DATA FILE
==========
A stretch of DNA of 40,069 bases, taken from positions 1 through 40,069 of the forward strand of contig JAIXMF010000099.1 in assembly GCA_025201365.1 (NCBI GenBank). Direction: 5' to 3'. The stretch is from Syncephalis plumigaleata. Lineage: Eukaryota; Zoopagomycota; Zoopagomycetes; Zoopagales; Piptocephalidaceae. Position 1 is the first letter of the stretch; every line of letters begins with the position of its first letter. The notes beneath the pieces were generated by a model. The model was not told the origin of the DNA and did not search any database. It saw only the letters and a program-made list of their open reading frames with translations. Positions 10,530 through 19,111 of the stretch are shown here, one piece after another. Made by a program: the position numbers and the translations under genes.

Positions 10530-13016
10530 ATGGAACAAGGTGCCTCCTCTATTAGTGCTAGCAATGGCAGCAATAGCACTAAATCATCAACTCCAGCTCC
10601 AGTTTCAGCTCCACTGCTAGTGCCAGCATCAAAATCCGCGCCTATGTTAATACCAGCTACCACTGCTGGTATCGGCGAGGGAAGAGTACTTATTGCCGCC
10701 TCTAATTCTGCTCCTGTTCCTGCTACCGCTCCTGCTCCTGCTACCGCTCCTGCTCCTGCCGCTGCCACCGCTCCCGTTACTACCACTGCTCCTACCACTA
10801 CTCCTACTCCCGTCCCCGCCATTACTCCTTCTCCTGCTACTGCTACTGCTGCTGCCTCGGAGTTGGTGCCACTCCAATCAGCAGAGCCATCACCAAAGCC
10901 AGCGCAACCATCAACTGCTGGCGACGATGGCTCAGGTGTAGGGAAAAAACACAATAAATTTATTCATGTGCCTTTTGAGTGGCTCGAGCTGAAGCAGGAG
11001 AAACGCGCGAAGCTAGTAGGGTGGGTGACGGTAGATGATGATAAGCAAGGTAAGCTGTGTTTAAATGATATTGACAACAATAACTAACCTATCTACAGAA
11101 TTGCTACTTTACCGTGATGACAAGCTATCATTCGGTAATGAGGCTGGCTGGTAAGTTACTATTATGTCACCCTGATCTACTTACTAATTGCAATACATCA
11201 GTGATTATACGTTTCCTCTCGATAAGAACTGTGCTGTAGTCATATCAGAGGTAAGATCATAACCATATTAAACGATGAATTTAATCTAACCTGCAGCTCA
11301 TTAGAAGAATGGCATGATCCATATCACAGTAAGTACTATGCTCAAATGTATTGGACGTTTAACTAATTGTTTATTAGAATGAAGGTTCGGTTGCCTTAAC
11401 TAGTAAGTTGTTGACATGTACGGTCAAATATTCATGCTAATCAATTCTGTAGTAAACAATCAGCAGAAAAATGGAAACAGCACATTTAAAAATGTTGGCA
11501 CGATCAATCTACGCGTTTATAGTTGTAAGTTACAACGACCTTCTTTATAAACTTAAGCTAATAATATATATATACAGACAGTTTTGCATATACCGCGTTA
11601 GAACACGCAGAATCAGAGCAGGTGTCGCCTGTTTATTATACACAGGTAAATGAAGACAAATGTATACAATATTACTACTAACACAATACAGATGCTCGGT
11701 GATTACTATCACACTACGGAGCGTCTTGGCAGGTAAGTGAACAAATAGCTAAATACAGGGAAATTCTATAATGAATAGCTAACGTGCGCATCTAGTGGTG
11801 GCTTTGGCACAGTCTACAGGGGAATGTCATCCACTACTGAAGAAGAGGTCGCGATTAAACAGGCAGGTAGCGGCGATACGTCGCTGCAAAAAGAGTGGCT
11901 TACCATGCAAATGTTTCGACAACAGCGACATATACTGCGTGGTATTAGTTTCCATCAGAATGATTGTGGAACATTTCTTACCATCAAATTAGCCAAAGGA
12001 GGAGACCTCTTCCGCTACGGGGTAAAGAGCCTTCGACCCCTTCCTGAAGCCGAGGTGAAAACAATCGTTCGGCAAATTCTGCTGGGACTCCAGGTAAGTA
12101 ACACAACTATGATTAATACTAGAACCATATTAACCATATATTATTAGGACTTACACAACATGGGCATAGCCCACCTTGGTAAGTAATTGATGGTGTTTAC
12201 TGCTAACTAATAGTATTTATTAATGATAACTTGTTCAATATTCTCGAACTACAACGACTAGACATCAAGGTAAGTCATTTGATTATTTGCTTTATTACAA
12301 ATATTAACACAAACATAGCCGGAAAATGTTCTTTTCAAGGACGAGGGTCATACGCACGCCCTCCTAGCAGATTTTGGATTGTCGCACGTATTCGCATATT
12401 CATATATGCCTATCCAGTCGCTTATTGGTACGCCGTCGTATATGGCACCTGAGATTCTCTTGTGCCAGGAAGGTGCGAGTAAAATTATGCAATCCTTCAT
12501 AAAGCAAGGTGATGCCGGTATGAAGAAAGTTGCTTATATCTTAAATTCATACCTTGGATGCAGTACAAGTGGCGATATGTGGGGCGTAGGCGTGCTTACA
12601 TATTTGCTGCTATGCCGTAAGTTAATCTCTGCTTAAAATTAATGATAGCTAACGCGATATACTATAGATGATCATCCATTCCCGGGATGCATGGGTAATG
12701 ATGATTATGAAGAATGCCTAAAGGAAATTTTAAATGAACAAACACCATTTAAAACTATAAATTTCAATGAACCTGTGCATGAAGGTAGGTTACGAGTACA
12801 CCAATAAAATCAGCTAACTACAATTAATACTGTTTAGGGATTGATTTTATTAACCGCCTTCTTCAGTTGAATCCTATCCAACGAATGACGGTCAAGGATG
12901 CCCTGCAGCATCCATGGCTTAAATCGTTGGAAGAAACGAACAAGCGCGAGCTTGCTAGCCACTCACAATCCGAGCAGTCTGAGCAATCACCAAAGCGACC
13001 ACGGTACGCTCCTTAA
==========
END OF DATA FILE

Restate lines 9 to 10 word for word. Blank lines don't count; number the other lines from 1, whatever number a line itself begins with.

11101 TTGCTACTTTACCGTGATGACAAGCTATCATTCGGTAATGAGGCTGGCTGGTAAGTTACTATTATGTCACCCTGATCTACTTACTAATTGCAATACATCA
11201 GTGATTATACGTTTCCTCTCGATAAGAACTGTGCTGTAGTCATATCAGAGGTAAGATCATAACCATATTAAACGATGAATTTAATCTAACCTGCAGCTCA